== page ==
From my perspective, working with Angie was definitely an awesome coaching experience. People always ask me: "Does the program work? Will I get results?" and I always say "Yes...if you do it". That's the key bit, actually putting in the hard work and doing it. Angie's a perfect example of someone who put in the hard work and got results. She also learned a lot about herself and her relationship with food.
Congrats on all your progress Angie! We're super proud of you!
Nothing in life comes without trade-offs. Nothing.
Want to get married? Trade-offs. Want to stay single? Trade-offs.
Want to go to college? Trade-offs. Want to avoid college? Trade-offs.
The same is true with food.
Every single way of eating has trade-offs. Every. Single. One.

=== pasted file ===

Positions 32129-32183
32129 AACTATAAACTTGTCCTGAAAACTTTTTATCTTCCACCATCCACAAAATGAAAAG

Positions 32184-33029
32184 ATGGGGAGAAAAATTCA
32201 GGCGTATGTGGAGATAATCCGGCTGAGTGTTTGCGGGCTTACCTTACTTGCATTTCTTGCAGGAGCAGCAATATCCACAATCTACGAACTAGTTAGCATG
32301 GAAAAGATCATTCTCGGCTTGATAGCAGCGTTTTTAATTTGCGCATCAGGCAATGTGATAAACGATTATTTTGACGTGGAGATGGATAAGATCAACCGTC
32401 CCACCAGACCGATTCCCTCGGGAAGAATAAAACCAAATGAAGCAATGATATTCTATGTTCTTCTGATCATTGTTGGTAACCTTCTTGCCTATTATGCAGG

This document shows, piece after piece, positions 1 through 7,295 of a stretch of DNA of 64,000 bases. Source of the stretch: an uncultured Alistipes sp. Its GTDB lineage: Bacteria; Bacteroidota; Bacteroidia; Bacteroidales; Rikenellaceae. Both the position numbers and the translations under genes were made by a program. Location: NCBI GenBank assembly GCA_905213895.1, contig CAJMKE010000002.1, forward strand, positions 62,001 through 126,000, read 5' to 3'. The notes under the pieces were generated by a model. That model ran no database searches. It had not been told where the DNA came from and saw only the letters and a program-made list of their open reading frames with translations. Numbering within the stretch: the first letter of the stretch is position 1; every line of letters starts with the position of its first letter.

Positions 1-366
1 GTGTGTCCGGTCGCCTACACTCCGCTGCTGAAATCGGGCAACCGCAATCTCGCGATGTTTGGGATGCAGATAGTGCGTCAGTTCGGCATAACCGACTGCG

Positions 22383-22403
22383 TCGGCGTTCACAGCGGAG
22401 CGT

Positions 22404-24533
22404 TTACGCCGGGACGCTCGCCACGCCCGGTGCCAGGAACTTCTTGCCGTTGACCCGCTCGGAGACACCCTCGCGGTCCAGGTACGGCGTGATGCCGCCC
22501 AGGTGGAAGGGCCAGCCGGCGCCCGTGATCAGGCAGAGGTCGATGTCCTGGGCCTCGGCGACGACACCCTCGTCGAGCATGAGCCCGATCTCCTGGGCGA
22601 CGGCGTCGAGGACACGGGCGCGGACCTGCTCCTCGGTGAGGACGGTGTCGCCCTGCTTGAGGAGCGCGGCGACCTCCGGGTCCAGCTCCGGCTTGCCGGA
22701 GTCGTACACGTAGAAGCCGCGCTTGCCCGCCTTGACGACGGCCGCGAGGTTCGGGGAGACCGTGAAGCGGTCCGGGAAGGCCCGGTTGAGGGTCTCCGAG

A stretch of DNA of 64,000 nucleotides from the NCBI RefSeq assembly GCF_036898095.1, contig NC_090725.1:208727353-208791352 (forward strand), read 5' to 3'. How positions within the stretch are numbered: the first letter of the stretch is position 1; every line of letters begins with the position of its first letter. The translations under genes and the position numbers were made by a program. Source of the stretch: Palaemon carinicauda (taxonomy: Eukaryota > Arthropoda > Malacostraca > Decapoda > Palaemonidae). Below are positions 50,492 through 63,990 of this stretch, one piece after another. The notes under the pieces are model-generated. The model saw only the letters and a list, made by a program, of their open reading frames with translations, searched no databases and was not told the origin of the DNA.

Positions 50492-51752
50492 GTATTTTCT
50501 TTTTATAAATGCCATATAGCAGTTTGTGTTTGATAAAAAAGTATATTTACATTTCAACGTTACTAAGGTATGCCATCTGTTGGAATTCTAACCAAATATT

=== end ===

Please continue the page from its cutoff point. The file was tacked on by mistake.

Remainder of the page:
Paleo, Keto, Macros, Vegan, Vegetarian, Raw Food all have trade-offs.
There is no way of eating that is simultaneously the cheapest, the best tasting, the most convenient, the healthiest, the best for performance, etc.
You can clearly see how trade-offs come in to play with the way most Americans eat today. The two main idols Americans worship today when it comes to food are cost and convenience. Most Americans think food should be as cheap and convenient as possible. It’s no coincidence that our health has taken a dive as a result of this attitude towards food, among other things.
Because every way of eating has trade-offs does this mean no way of eating is better than any other? No.
It just means that what is better or worse for someone depends on their individual goals. What’s true for one person in terms of what’s best won’t necessarily be the best for someone else.
In this video I talk about all the benefits and drawbacks of different ways of eating so you can get a sense of what might be best for you given your goals.